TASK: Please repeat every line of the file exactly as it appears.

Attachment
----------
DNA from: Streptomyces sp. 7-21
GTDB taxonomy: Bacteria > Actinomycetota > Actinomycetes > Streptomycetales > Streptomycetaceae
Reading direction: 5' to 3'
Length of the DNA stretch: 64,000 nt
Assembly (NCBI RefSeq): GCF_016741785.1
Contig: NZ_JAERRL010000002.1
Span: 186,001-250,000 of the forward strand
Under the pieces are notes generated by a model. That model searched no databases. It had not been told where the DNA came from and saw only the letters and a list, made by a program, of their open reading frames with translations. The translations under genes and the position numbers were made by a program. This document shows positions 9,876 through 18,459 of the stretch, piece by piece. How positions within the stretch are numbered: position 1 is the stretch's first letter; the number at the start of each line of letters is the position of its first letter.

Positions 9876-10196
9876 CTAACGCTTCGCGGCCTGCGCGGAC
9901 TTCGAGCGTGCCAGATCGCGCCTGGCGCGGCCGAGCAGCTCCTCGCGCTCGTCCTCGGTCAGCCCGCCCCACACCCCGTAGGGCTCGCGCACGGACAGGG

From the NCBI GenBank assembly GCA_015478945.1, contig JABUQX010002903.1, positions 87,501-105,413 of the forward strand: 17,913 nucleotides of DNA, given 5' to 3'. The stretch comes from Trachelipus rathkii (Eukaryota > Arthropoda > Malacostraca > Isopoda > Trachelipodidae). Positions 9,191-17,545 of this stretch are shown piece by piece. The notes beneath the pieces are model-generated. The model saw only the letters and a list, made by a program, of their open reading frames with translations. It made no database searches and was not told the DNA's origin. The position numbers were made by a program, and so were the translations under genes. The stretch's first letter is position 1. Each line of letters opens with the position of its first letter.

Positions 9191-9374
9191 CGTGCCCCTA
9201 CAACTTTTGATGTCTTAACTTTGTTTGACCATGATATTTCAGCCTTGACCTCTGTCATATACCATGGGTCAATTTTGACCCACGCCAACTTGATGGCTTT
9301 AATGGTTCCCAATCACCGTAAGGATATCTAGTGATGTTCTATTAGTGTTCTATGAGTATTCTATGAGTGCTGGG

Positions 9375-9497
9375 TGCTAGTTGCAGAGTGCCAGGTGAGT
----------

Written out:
DNA from: Streptomyces sp. 7-21
GTDB taxonomy: Bacteria > Actinomycetota > Actinomycetes > Streptomycetales > Streptomycetaceae
Reading direction: 5' to 3'
Length of the DNA stretch: 64,000 nt
Assembly (NCBI RefSeq): GCF_016741785.1
Contig: NZ_JAERRL010000002.1
Span: 186,001-250,000 of the forward strand
Under the pieces are notes generated by a model. That model searched no databases. It had not been told where the DNA came from and saw only the letters and a list, made by a program, of their open reading frames with translations. The translations under genes and the position numbers were made by a program. This document shows positions 9,876 through 18,459 of the stretch, piece by piece. How positions within the stretch are numbered: position 1 is the stretch's first letter; the number at the start of each line of letters is the position of its first letter.

Positions 9876-10196
9876 CTAACGCTTCGCGGCCTGCGCGGAC
9901 TTCGAGCGTGCCAGATCGCGCCTGGCGCGGCCGAGCAGCTCCTCGCGCTCGTCCTCGGTCAGCCCGCCCCACACCCCGTAGGGCTCGCGCACGGACAGGG

From the NCBI GenBank assembly GCA_015478945.1, contig JABUQX010002903.1, positions 87,501-105,413 of the forward strand: 17,913 nucleotides of DNA, given 5' to 3'. The stretch comes from Trachelipus rathkii (Eukaryota > Arthropoda > Malacostraca > Isopoda > Trachelipodidae). Positions 9,191-17,545 of this stretch are shown piece by piece. The notes beneath the pieces are model-generated. The model saw only the letters and a list, made by a program, of their open reading frames with translations. It made no database searches and was not told the DNA's origin. The position numbers were made by a program, and so were the translations under genes. The stretch's first letter is position 1. Each line of letters opens with the position of its first letter.

Positions 9191-9374
9191 CGTGCCCCTA
9201 CAACTTTTGATGTCTTAACTTTGTTTGACCATGATATTTCAGCCTTGACCTCTGTCATATACCATGGGTCAATTTTGACCCACGCCAACTTGATGGCTTT
9301 AATGGTTCCCAATCACCGTAAGGATATCTAGTGATGTTCTATTAGTGTTCTATGAGTATTCTATGAGTGCTGGG

Positions 9375-9497
9375 TGCTAGTTGCAGAGTGCCAGGTGAGT